14. 14. Table of Contents SYMYX TECHNOLOGIES, INC. NOTES TO CONDENSED CONSOLIDATED FINANCIAL STATEMENTS (CONTINUED) 4. Related Party Transactions The Company entered into a Collaborative Development and License Agreement in March 2005 and an Alliance Agreement in December 2005 with Intermolecular, Inc. (Intermolecular). Under these agreements, the two companies worked together to conduct research and development and other activities with respect to materials and high-throughput technology for use in semiconductor applications. Each party bore its own expenses. In November 2007, following the conclusion of the joint research and development activities, these agreements were amended. Under the amended agreements, the Company has an ongoing obligation to provide two employees to modify and integrate certain Symyx software with and into Intermolecular products and to provide Intermolecular access to certain Symyx equipment for development purposes. In August 2006, the Company invested $13,500,000 in exchange for approximately 13% of Intermolecular’s outstanding shares, and in December 2008 invested an additional $1,647,000, maintaining the Company’s 13% interest in Intermolecular. The Company accounts for its ownership interest in Intermolecular using the cost method, because the Company does not have the ability to exercise significant influence over Intermolecular’s strategic, operating, investing and financing activities. Isy Goldwasser, the Company’s chief executive officer, is a director of Intermolecular. For the three months ended March 31, 2009 and 2008, the Company recognized royalty revenue from Intermolecular of $83,000 and $52,000, respectively. As of March 31, 2009 and December 31, 2008, the Company recorded $32,000 of deferred revenue and a $77,000 customer deposit from Intermolecular. 5. Comprehensive Loss The components of comprehensive loss for the three months ended March 31, 2009 and 2008 were as follows (in thousands): Three Months Ended March 31, 2009 2008 Net loss $ (3,107) $ (6,792) Other comprehensive income (loss): Unrealized losses on marketable securities, net of tax - (1) Foreign currency translation adjustment (610) 4,077 Other comprehensive income (loss) (610) 4,076 Comprehensive loss $ (3,717) $ (2,716) 6. Segment Disclosure SFAS No. 131 (SFAS 131), Disclosures about Segments of an Enterprise and Related Information, requires disclosures of certain information regarding operating segments, products and services, geographic areas of operation and major customers. The method for determining what information to report under SFAS 131 is based upon the quot;management approach,quot; or the way that management organizes the operating segments within a company for which separate financial information is available and evaluated regularly by the Chief Operating Decision Maker (“CODM”) when deciding how to allocate resources and in assessing performance. The Company’s Chief Executive Officer is its CODM, who allocates resources to and assesses the performance of each business unit using information about the business unit’s revenue and operating income (loss). The Company’s CODM generally does not review the Company’s assets by business segment. Revenue is defined as revenue from external customers and is disaggregated into: • Symyx Software – (i) license of electronic laboratory notebook, lab execution and experiment analysis, logistics and decision support software, and subscriptions to scientific content, and (ii) provision of associated support, maintenance and consulting services. • Symyx High Productivity Research (quot;HPRquot;) – (i) research services, (ii) license fees and royalties associated with the Company’s patents, trade secrets and other intellectual property, including materials discovered in the Company’s research collaborations, (iii) sale of laboratory automation systems and supporting consumables, and (iv) system support services. 11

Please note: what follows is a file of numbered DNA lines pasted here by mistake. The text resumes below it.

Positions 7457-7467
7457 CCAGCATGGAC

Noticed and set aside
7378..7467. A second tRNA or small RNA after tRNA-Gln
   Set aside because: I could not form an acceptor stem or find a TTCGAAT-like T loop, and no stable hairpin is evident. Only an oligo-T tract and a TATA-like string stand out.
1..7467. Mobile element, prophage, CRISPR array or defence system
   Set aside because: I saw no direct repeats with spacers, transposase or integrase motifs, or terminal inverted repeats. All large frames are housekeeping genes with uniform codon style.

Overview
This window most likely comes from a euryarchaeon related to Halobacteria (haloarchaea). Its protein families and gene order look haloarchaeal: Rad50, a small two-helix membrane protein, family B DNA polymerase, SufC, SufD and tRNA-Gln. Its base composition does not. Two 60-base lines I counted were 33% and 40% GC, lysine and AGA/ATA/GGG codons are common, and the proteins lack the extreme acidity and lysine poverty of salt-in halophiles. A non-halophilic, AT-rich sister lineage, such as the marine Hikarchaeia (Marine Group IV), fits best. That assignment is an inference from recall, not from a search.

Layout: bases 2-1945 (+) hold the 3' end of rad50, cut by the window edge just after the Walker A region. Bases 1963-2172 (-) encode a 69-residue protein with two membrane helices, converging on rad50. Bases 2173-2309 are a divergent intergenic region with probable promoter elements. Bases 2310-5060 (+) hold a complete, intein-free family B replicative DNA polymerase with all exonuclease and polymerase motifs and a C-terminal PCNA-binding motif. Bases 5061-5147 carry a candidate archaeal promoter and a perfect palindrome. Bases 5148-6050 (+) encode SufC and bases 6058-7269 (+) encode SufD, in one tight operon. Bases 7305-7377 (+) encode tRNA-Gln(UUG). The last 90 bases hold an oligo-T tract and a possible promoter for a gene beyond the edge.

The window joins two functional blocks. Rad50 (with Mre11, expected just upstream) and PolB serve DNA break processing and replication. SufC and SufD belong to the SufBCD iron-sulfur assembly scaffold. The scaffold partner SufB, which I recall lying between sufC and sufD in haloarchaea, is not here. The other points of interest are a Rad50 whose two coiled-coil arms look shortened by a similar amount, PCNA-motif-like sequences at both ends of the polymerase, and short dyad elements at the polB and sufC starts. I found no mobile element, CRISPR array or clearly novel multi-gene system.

15. 15. Table of Contents SYMYX TECHNOLOGIES, INC. NOTES TO CONDENSED CONSOLIDATED FINANCIAL STATEMENTS (CONTINUED) The disaggregated financial information reviewed by the CODM in 2009 and 2008 is listed in the table below. The Company has research and development, manufacturing, sales and marketing, and general and administrative groups. Expenses for these groups are generally allocated to the business units. Certain corporate-level operating expenses and charges were not allocated to each business unit and were included in the “other” category. These expenses and charges include, but not limited to: • Acquisition-related costs, including in-progress research and development, amortization and any impairment of acquisition-related intangibles and goodwill; • Amounts included within restructuring and asset impairment charges; and • Results of operations of venture businesses supporting the Company’s initiatives. Three Months Ended March 31, 2009 2008 Revenue: Symyx Software Service $ 10,708 $ 9,502 License fees, content and royalties 11,042 10,522 Total Symyx Software revenue $ 21,750 $ 20,024 Symyx HPR Service $ 5,992 $ 9,013 Product 2,719 4,568 License fees, content and royalties 2,933 3,302 Total Symyx HPR revenue $ 11,644 $ 16,883 Total revenue $ 33,394 $ 36,907 Operating income (loss): Symyx Software $ 1,926 * Symyx HPR (2,125) * Other (3,467) * Total operating loss $ (3,666) $ (10,727) * The Company did not implement a reporting system prior to 2009 to segregate operating expenses by business segment. It is impracticable to restate prior periods to be consistent with current period presentation. 12